What are things like gVim and xEmacs written in? How are those cross-platform?
gVim is written in C; at least as far as I can tell the project has the guts of Vim as its base, with separate GUI frontends squished onto it.
xEmacs uses Cygwin as a compile environment, which suggests that it uses some of the Cygwin libraries; this would make portability a lot more complicated (gVim at least can be made portable, but it would be difficult from what I understand to truly make Cygwin-dependent apps portable)
I guess we could have three separate projects, where we have a backend that's the same across platforms and a casing that's platform-specific. Or we could use something like .NET/Mono, neither of which I've ever worked with.
In answer to the first point, it would be doable but my personal preference (and I suspect other peoples') would be to keep the code between the versions as close as possible, so as to do as little porting as possible. To completely rebuild a GUI application between platforms is no mean feat, unless you have some kind of portable abstraction layer.
And this, my friend, is why we're open source. I agree that it wouldn't be easy, but from a user standpoint it would probably be the most preferred solution. What do you mean by portable abstraction layer exactly? If you mean a GUI toolkit, then you're not really rebuilding the GUI at all. If you mean a way for the GUI layer to hook into the backend, this is exactly what I'm proposing. As long as that layer doesn't change between releases (adding features is okay...changing existing parts of the API is generally bad), then it should be fine, right?
.NET/Mono brings with it again a whole issue of dependencies; Win users will require one version of the .NET framework (there are AFAIK 4 main streams, 1.0, 2.0, 3.0 and 3.5 but there are probably others too)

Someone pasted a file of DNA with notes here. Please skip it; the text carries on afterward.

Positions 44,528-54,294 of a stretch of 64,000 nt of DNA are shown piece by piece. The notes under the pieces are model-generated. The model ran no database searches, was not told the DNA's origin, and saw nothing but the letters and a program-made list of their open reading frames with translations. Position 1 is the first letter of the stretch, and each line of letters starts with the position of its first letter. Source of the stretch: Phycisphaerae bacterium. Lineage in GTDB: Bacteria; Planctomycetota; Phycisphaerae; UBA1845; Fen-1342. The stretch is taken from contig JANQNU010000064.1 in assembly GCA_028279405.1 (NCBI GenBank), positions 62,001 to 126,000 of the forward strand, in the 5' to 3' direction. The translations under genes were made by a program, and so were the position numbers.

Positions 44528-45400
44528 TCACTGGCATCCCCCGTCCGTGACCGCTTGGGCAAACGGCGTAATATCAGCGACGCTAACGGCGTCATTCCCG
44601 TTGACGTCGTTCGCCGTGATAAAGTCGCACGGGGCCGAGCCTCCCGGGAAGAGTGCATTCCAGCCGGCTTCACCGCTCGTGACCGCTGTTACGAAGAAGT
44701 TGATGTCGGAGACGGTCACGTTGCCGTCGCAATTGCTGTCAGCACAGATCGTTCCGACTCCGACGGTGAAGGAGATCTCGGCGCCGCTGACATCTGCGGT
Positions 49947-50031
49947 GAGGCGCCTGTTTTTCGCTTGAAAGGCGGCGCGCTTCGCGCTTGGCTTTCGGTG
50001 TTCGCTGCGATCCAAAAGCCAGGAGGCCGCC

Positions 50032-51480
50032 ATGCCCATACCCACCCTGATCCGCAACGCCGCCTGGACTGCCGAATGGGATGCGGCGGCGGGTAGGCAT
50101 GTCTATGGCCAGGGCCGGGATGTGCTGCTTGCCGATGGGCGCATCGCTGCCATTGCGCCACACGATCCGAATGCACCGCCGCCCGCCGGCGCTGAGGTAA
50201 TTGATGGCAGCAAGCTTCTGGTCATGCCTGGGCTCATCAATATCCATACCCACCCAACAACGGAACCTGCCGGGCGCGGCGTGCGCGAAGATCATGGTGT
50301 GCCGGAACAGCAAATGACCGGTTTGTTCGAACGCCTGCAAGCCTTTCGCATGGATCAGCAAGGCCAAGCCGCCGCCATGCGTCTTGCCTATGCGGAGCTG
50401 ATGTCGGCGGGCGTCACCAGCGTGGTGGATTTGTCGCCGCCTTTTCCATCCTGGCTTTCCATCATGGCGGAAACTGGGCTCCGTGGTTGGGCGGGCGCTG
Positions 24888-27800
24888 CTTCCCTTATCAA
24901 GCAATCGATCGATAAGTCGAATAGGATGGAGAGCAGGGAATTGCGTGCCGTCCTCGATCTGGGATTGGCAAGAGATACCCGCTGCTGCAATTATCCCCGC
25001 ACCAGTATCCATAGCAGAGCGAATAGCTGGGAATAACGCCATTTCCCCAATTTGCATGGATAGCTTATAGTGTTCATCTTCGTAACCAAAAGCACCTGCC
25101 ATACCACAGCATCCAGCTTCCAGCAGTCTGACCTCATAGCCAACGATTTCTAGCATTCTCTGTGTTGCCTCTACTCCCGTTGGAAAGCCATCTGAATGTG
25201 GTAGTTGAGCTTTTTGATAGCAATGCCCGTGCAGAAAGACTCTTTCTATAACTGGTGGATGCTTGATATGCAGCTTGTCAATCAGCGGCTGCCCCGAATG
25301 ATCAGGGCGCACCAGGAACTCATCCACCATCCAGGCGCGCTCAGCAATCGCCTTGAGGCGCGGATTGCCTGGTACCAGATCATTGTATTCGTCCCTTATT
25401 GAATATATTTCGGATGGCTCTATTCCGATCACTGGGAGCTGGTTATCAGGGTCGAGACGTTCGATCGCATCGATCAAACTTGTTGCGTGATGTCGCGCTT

Last time I downloaded .NET for my XP machine it was a 22MB download, so to me I think .NET/Mono is not really the answer for an application which has a community-led requirement for portability, not to mention small size.
The thing about this is, most Windows users will have one of the .NET frameworks already because it's needed for other apps. I'm not saying this is the way to go, or that it should even be considered because non-Windows users will have to download the entire package, but we need to find some type of framework, and other than GTK and Scintilla, it's all I know that is multi-flavor.
It would seem that we can use the Scintilla component as discussed before, although I'm the first to admit that I'm not a C/C++ programmer, so I'm not sure how well it would work for us, but from what I do understand of it, it should be possible to use that as a base component, add the plugin system previously mentioned, and keep as little GUI code as necessary to be OS dependent, and abstractify the code in such a way that porting is really a formality, rather than a burden.
I realise that right now what I'm saying is a long way off, but I would suggest that whatever route is chosen, it needs to fulfil the wider community's requirements, which for development purposes sets minimum criteria of:
I think this and the next point are solved by OS-specific GUIs
- No external dependencies (everything can be statically compiled without making a lots-of-MB executable)
- As little OS-dependent code as possible
I'm not completely sure why this is a requirement. The point of being open source is that we'll have devs that are experienced in different OSes so we can have them all work on the backend (if they want) and work on the OS specific stuff for the OS they're most familiar with if they are doing UI.
What may work is something like we start with a UI that's not OS specific and then when we get bigger split off to OS specific GUIs. This will involve planning the project to keep the backend and GUI as separate as possible, anyway, which is why I brought it up, but I'm not completely sure we want to do that for something as "simple" as a text editor. I'm not sure if it will make the program any bigger, but it would make development...or division of work, anyway...easier.
- Extensible through plugins (either through exposed-via-C APIs, or some other language perhaps that can be parsed internally)